Indian politics in turmoil
Political culture and etiquette appears be missing in India (“Indian state’s controversial citizens’ list unites Modi critics”, Gulf News, August 1) The leaders use obscene language to tarnish the image of other political parties and in the process, demean themselves and conveniently forget about the elements of decency and good behaviour. We have had a few such examples recently, including Congress President Rahul Gandhi embracing Prime Minister Narendra Modi for fun. These things were un-heard of in the history of India. It is becoming more apparent that there is no one to lead the party in the coming years. Leaders like Jawaharlal Nehru went too soon and no one can replace their leadership. The Congress party is going through a leadership crisis. It is, as a matter of fact, a crisis of confidence. The Bharatiya Janata Party (BJP) has been functioning under the strong leadership of Narendra Modi and other leaders like Amit Shah. But sadly, the oldest party, the Indian National Congress lacks leaders of maturity and integrity. Without a mature leader the Congress cannot achieve much in the impending elections. It is time that the Congress got over the Gandhi name and found capable leaders.
From Mr Thomas Matthew
No one is safe
The recent case about a goat being raped by eight men, sent chills down my spine (“Police hunt eight men after sex attack on goat in India”, Gulf News, August 1). News these days has become very depressing. India is seriously going through a crisis and I am amazed that the current people in power cannot see that. If we all stopped blaming religion and each other, we might actually have the time to impose stricter laws, and protect women and animals form such barbaric people. Indian politcs has become a joke because no action is taken on issues that matter. If we look at the cow lynching that took place last month, we can see that if people are determined enough they will get what they want. Why aren’t these issues taken seriously too? Women being raped was one issue, now animals too? We will become the laughing stock if we don’t do something about this soon. India seriously needs to wake up and fight for what matters.
From Mr Yash Batra
The Khan of Pakistan
This is in reference to the recent Pakistan election result, which declared former Pakistani Cricketer, Imran Khan, as the winner (“India PM Modi speaks to Imran Khan, calls for neighbourhood peace”, Gulf News, July 31). Unfortunately he needs majority seeking coalition partners who are like-minded and will help him eradicate corruption and clean the current administration. Will Khan succeed in his attempt or will we have to wait and see?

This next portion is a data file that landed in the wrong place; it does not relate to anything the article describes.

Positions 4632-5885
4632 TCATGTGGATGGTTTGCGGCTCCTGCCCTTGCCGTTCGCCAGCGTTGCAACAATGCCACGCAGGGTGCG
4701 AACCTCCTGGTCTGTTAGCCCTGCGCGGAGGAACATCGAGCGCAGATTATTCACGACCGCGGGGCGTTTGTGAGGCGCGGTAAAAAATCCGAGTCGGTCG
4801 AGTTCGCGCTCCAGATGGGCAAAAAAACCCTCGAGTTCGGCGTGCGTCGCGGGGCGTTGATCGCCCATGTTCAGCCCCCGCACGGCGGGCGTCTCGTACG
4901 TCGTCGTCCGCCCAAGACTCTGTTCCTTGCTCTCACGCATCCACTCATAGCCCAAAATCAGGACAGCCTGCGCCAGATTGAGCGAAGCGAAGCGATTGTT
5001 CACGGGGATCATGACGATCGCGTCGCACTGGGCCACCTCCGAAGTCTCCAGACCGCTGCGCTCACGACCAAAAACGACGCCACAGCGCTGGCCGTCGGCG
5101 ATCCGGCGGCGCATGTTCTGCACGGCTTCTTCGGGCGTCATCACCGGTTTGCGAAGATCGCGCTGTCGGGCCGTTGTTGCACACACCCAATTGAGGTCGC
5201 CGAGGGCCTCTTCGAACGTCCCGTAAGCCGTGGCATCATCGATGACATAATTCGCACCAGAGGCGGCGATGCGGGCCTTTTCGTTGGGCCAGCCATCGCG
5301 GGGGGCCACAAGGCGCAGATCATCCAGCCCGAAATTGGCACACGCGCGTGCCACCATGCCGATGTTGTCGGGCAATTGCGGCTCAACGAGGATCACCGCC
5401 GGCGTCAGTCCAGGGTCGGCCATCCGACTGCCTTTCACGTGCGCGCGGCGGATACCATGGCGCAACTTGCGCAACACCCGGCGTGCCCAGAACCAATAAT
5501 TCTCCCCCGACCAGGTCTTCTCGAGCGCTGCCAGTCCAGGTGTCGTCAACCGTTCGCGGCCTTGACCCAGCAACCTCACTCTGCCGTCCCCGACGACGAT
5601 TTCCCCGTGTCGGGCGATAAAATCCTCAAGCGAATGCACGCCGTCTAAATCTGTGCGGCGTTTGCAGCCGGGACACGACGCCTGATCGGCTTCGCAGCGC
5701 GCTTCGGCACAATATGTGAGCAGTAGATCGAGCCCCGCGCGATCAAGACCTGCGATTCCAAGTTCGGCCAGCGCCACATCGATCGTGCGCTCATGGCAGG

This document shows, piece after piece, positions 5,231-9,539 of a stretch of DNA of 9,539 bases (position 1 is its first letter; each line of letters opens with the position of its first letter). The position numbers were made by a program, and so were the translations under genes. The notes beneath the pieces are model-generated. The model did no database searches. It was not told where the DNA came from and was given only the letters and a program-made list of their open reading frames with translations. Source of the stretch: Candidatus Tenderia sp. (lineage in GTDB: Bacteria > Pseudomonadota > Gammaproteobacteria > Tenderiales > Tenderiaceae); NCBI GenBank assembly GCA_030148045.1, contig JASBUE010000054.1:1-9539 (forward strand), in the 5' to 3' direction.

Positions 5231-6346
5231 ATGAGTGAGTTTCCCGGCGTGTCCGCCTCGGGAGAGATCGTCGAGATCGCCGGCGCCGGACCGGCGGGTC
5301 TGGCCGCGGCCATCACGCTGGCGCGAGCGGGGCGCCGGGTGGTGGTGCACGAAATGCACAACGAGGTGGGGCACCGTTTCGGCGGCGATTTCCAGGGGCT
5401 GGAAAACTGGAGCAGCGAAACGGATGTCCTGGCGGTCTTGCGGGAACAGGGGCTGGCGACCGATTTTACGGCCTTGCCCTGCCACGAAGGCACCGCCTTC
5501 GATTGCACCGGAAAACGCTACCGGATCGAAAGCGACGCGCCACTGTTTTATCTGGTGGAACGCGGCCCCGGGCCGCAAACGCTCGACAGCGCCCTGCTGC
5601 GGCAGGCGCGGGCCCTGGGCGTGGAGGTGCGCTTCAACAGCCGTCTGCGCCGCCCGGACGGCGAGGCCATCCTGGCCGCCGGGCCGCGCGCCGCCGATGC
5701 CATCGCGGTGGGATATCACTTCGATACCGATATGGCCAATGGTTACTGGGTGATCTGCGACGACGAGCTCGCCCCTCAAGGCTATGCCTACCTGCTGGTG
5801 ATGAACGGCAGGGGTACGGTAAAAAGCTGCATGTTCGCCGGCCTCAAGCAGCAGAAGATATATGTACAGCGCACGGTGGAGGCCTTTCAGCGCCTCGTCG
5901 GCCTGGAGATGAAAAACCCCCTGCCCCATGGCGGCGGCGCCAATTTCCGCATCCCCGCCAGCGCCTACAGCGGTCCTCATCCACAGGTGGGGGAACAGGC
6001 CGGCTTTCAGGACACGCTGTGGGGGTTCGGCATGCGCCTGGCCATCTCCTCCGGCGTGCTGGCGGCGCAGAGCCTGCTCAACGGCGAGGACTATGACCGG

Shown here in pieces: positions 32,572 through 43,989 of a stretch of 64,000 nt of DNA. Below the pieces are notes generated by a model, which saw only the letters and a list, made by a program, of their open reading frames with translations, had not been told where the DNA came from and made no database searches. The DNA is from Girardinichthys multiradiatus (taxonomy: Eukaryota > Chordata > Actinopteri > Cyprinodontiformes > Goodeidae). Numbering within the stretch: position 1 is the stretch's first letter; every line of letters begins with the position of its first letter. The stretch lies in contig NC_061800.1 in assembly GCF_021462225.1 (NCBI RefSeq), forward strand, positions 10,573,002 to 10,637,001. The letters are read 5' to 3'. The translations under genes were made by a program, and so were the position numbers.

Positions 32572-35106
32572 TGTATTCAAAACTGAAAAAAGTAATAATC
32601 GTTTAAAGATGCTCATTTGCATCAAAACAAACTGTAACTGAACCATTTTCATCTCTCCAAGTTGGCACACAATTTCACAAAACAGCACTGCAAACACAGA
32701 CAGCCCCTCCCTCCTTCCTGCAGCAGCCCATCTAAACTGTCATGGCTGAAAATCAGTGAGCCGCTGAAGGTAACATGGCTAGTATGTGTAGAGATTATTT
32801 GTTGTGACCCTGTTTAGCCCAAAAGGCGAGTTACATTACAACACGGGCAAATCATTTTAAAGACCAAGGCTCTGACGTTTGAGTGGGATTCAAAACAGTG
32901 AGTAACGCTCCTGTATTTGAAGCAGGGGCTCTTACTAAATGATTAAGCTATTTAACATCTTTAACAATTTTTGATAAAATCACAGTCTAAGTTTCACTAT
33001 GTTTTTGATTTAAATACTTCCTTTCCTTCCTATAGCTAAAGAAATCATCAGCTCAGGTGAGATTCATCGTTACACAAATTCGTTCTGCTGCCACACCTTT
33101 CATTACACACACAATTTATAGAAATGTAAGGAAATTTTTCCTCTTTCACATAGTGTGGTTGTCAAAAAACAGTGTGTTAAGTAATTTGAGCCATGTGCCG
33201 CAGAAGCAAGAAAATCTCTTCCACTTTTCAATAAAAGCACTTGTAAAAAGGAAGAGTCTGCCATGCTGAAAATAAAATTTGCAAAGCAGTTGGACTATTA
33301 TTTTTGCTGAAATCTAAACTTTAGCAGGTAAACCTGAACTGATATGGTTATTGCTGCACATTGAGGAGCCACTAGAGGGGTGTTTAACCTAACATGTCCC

From Mr K. Ragavan
A stable leader
Congratulations to the former Pakistani cricket captain Imran Khan for wearing his captain’s cap again, and padding up for his second innings, now as the Prime Minister of Pakistan. It is great that he considers the Kashmir problem as the biggest one. If India takes one step towards them, he is ready to take two. As the new Prime Minister, he should take the first step towards stopping the current terrorist activities taking place in Jammu and Kashmir. He needs to show his white flag, so that peace talks can be initiated. It would be great if he plays like the way he played when he lifted the 1992 World Cup.
From Mr N. Hariharan
Off late, a lot of attention has been put on the trade war between the United States and the European nations (“China tempts Britain with free trade, says door to US talks open”, Gulf News, July 31). The US has raised tariffs on imported goods to protect its farmers. The European nations have retaliated by raising tariffs on the US manufactured goods. Much attention has also been put on the trade war between the US and China. A look at the exchange rate data over the past one year reveals that in July 2017 the dollar was more than the Chinese yuan. However, in April 2018 the Chinese yuan appreciated sharply against the US dollar. Since then, the currency steadily declined against the US dollar. According to the latest available data, the exchange rate currently stands at $1 = 6.78 Chinese yuan. Thus, the Chinese yuan has recently depreciated sharply against the US dollar. Firstly, a weak currency makes Chinese exports more competitive. That is because the Chinese exports become relatively cheaper in the international market. An increase in Chinese exports, due to a weak yuan, may be able to offset the negative effects of high US tariffs on Chinese exports. Secondly, an increase in Chinese exports is expected to lead to a higher economic growth in China. High economic growth, in turn, is expected to attract more foreign investment and also increase employment in the manufacturing and services sectors. Consequently, the real estate prices in China will probably increase. Increase in house prices will call for government housing subsidies. If the trade war between the US and China persists, then a weak yuan may allow China to offset the negative effects of high US tariffs. On the face of a trade war between the two economic superpowers, a weak yuan may be a blessing in disguise for the Chinese economy.